5. Be a good role model. Set a good example for children by eating fruit every day with meals or as snacks.
  6. Include fruit at breakfast. At breakfast, top your cereal with bananas, peaches, or strawberries; add blueberries to pancakes; drink 100% orange or grapefruit juice. Or, try a fruit mixed with fat-free or low-fat yogurt.
  7. Try fruit at lunch. At lunch, pack a tangerine, banana, or grapes to eat, or choose fruits from a salad bar. Individual containers of fruits like peaches or applesauce are easy and convenient.
  8. Experiment with fruit at dinner, too. At dinner, add crushed pineapple to coleslaw, or include orange sections, dried cranberries, or grapes in a tossed salad.
  9. Snack on fruits. Dried fruits make great snacks. They are easy to carry and store well.
  10. Keep fruits safe. Rinse fruits before preparing or eating them. Under clean, running water, rub fruits briskly to remove dirt and surface microorganisms. After rinsing, dry with a clean towel.

Tuesday, March 21, 2017

Vary Your Veggies

10 tips to help you eat more vegetables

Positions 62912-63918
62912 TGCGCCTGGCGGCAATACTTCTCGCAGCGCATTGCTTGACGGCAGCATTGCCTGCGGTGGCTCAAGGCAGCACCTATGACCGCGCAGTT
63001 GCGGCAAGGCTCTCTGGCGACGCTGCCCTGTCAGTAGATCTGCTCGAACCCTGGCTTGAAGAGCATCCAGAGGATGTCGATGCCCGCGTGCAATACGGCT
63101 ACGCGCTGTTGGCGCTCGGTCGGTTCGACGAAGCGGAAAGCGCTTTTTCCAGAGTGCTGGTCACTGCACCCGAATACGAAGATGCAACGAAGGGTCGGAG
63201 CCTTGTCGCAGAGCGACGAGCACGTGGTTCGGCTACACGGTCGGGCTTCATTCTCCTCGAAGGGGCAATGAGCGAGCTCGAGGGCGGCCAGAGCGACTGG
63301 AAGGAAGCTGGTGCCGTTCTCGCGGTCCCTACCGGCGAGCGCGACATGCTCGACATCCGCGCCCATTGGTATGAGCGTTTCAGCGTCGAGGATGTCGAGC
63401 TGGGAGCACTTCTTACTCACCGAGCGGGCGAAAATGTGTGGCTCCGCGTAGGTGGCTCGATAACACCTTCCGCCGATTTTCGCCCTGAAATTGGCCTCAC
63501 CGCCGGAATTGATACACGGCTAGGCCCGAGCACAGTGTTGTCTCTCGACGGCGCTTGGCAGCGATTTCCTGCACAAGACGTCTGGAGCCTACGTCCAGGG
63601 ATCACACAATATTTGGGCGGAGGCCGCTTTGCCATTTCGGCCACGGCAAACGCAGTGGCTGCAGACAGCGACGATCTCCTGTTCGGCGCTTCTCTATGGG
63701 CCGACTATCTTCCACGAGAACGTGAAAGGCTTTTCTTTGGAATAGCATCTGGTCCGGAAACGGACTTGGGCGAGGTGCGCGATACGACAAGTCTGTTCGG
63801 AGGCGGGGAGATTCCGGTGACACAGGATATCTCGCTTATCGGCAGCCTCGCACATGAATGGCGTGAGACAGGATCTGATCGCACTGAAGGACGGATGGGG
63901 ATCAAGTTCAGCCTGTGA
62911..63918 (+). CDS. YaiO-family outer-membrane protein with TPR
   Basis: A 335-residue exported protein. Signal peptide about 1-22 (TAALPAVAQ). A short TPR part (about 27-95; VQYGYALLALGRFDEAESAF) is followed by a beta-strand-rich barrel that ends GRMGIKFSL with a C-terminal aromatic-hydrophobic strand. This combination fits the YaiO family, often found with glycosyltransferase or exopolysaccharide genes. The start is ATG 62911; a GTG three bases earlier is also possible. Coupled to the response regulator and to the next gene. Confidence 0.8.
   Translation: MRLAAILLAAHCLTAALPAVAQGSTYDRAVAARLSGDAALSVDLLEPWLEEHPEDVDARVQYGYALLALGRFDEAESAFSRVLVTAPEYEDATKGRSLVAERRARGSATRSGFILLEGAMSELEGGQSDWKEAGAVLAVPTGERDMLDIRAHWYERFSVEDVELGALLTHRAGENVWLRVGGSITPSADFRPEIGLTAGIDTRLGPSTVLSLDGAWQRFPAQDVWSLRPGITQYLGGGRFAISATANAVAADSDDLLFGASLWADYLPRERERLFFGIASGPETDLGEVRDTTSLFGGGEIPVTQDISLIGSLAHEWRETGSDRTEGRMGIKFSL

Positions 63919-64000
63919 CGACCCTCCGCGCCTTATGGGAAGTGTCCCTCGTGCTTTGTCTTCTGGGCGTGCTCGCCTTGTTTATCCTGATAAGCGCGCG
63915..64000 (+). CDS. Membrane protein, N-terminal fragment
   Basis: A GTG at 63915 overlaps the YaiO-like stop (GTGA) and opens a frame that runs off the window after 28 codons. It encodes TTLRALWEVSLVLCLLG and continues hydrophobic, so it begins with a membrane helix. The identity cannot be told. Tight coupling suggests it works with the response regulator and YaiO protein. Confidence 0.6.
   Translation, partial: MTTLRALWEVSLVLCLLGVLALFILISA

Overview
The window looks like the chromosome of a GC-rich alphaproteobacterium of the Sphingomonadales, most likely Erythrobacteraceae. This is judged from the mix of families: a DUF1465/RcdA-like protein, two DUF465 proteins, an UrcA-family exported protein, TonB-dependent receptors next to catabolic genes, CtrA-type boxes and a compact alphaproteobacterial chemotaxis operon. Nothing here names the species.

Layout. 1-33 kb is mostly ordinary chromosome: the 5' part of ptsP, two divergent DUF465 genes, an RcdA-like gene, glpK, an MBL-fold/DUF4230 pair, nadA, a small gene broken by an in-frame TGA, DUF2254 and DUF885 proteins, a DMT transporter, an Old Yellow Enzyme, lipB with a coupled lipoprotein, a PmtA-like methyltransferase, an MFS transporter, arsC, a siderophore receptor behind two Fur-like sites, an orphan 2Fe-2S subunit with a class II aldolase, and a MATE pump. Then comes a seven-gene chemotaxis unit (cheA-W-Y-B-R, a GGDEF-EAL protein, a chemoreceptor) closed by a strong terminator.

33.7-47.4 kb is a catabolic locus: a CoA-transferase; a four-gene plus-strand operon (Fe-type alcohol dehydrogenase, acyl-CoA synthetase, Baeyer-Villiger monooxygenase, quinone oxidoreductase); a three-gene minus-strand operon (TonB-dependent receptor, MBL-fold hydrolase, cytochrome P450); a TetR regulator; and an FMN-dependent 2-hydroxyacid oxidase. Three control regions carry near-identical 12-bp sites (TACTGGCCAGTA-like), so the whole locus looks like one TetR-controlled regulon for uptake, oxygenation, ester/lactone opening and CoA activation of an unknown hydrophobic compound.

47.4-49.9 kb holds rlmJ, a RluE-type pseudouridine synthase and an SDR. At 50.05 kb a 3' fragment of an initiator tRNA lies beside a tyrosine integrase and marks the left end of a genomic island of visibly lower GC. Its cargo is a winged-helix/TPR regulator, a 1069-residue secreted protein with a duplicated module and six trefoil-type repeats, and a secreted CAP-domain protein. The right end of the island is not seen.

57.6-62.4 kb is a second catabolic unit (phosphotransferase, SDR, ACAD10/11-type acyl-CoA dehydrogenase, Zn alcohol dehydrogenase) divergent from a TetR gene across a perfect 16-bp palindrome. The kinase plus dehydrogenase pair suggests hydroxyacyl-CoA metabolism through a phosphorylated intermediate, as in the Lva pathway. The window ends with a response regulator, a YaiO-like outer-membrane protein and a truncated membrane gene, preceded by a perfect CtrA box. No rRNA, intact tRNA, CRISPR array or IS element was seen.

It’s easy to eat more vegetables! Eating vegetables is important because they provide vitamins and minerals and most are low in calories. To fit more vegetables in your meals, follow these simple tips. It is easier than you may think.
  1. Discover fast ways to cook. Cook fresh or frozen vegetables in the microwave for a quick-and-easy dish to add to any meal. Steam green beans, carrots, or broccoli in a bowl with a small amount of water in the microwave for a quick side dish.
  2. Be ahead of the game. Cut up a batch of bell peppers, carrots, or broccoli. Pre-package them to use when time is limited. You can enjoy them on a salad, with hummus, or in a veggie wrap.
  3. Choose vegetables rich in color. Brighten your plate with vegetables that are red, orange, or dark green. They are full of vitamins and minerals. Try acorn squash, cherry tomatoes, sweet potatoes, or collard greens. They not only taste great but also are good for you, too.
  4. Check the freezer aisle. Frozen vegetables are quick and easy to use and are just as nutritious as fresh veggies. Try adding frozen corn, peas, green beans, spinach, or sugar snap peas to some of your favorite dishes or eat as a side dish.
  5. Stock up on veggies. Canned vegetables are a great addition to any meal, so keep on hand canned tomatoes, kidney beans, garbanzo beans, mushrooms, and beets. Select those labeled as “reduced sodium,” “low sodium,” or “no salt added.”
  6. Make your garden salad glow with color. Brighten your salad by using colorful vegetables such as black beans, sliced red bell peppers, shredded radishes, chopped red cabbage, or watercress. Your salad will not only look good but taste good, too.
  7. Sip on some vegetable soup. Heat it and eat it. Try tomato, butternut squash, or garden vegetable soup. Look for reduced- or low-sodium soups.